Five apps that could save your life
Need to assist someone exposed to nuclear radiation? There’s an app for that.
In a crisis, your mobile phone can be a lifeline in more ways than simply calling 911. Apps developed by government agencies and EMS groups provide everything from preparedness tips to safety alerts.
One app in the works – iRescU – is designed to pinpoint the nearest location of an automated external defibrillator (AED), used to jumpstart the heart of someone in cardiac arrest.
Dr. Nadine Levick, the developer, said she’s surprised there aren’t more mobile programs for emergency situations – unless you count “NYC Condom Finder” launched by the city health department in February.
“You can find a condom, but you can’t save a life,” lamented Levick, of the nonprofit EMS Safety Foundation.
Free emergency apps
The app is still in the testing phase, but Levick plans to pilot its use in New York City. The program will house a database of more than 4,300 AED locations collected with the help of users. The app also features guidance on doing CPR. Levick hopes to roll it out in time for the New York City Marathon in November.
My Meeting Place
Launched in September by the city’s Office of Emergency Management, the Facebook-based app helps users plan ahead in case of emergencies. They select local landmarks, such as a post office or school, that indicate where family and friends should meet if they are separated. More than 2,000 people have uploaded the app, which OEM said it wants to make available on mobile phones this year. The city also has its own official emergency public notfication system, Notify NYC, which sent its 1,000th message this month.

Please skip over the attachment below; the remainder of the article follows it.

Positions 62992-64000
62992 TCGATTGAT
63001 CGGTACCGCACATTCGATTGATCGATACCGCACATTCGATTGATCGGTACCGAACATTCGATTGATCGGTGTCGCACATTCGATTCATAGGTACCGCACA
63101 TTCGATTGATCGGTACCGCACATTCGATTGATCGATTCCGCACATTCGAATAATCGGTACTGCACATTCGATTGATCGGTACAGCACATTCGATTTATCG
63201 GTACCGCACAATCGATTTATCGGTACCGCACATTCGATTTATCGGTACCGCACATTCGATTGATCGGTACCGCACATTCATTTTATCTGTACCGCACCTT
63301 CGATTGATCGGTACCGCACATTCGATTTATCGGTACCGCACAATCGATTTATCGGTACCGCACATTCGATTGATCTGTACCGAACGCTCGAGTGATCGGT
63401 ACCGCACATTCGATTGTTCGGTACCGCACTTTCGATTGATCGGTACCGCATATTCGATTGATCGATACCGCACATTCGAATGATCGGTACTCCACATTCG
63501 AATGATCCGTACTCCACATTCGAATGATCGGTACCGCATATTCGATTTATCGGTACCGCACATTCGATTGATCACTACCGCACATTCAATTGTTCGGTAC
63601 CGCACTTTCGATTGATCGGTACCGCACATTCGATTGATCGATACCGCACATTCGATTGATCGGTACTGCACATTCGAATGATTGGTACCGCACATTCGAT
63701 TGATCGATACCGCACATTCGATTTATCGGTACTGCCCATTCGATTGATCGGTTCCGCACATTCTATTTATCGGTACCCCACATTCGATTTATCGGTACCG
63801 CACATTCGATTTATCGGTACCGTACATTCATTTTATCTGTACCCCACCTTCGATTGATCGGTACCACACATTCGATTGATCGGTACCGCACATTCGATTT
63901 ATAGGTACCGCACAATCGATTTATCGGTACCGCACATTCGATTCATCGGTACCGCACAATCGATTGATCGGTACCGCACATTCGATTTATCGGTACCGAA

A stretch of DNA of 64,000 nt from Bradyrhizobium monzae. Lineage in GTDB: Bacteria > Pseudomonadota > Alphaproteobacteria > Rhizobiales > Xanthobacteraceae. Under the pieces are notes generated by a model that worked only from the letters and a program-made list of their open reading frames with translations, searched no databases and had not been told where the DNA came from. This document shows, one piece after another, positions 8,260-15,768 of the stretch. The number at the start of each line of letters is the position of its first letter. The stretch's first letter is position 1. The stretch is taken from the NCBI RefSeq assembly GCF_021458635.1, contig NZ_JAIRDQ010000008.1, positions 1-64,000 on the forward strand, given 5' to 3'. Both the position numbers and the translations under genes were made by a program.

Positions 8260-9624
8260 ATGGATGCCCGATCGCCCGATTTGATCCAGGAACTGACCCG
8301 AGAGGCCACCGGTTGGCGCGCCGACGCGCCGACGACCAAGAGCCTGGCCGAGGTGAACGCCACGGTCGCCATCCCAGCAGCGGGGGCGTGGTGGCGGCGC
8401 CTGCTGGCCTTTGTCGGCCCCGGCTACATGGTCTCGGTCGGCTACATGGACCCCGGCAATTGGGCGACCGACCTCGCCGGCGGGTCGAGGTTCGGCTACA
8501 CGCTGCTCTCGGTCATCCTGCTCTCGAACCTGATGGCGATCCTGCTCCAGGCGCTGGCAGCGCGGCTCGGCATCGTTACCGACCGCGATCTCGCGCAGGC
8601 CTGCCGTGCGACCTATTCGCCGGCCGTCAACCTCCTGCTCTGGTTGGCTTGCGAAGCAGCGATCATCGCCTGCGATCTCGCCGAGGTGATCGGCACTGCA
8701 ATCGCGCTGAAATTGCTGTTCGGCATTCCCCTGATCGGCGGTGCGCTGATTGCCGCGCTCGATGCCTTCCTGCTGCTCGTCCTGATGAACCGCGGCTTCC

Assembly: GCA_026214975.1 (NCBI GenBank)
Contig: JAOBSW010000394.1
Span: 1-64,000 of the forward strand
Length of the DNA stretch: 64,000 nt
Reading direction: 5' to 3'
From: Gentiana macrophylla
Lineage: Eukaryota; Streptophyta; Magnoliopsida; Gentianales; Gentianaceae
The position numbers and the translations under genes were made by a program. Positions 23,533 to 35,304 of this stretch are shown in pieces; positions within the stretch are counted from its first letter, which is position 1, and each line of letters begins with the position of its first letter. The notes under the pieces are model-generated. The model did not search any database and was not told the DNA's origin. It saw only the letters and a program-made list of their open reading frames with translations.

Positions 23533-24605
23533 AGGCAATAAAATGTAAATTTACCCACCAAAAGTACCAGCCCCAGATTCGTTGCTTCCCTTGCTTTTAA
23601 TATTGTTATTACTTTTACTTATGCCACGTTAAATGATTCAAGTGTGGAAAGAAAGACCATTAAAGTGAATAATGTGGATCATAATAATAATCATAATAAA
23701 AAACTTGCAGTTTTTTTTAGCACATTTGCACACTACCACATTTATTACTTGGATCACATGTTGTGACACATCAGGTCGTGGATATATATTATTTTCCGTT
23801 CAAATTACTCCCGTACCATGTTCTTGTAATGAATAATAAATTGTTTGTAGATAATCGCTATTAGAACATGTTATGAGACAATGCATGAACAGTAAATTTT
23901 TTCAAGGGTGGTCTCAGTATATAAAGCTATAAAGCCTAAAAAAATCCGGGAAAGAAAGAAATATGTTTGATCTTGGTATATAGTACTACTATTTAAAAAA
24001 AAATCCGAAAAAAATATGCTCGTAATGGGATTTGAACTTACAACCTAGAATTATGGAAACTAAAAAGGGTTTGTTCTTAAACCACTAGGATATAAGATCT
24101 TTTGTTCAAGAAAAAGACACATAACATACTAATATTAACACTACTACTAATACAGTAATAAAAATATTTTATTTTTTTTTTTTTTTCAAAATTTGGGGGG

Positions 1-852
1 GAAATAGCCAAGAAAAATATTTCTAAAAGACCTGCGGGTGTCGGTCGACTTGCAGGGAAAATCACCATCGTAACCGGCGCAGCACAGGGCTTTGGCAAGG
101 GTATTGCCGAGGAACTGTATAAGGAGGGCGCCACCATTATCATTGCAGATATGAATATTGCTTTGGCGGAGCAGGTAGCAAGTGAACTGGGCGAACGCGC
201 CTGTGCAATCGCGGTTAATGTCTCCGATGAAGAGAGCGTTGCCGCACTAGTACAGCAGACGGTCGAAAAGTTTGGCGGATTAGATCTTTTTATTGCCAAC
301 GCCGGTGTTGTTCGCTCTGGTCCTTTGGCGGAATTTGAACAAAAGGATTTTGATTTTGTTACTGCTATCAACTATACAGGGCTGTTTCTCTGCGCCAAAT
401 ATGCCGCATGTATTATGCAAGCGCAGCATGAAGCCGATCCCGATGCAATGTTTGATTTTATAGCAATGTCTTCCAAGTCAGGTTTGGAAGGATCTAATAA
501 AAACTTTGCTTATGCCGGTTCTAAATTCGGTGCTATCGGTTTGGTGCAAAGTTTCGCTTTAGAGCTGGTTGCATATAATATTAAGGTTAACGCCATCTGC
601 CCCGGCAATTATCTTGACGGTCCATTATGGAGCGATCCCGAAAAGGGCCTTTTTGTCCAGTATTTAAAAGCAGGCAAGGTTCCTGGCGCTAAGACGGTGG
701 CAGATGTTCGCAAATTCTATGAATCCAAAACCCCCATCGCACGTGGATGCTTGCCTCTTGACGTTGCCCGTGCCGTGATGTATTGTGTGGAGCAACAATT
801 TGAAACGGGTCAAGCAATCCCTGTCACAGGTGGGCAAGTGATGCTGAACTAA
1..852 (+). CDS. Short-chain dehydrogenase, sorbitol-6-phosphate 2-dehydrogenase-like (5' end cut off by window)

Sponsored by Google, NASA and other groups, the app allows users to send a single “I’m OK” text message, which is then forwarded to a list of cell phones, e-mails and Facebook contacts. Developers say it’s a beneficial app in cases where phone service is sparse or a harried evacuation makes it difficult to reach multiple people.
The app is geared toward first responders who might need to treat someone in a nuclear emergency. The tool, developed by the federal government, is now available on the Android, iPhone and BlackBerry. It includes triage tips and emergency contacts.
The federal agency advises how to prepare before and what to do after a major catastrophe, including terrorist attacks and hurricanes. One app in the works would locate the nearest disaster and relief center. FEMA said it wants to provide alerts to users when they’re in “warning areas” that also give personalized directions to the closest shelters.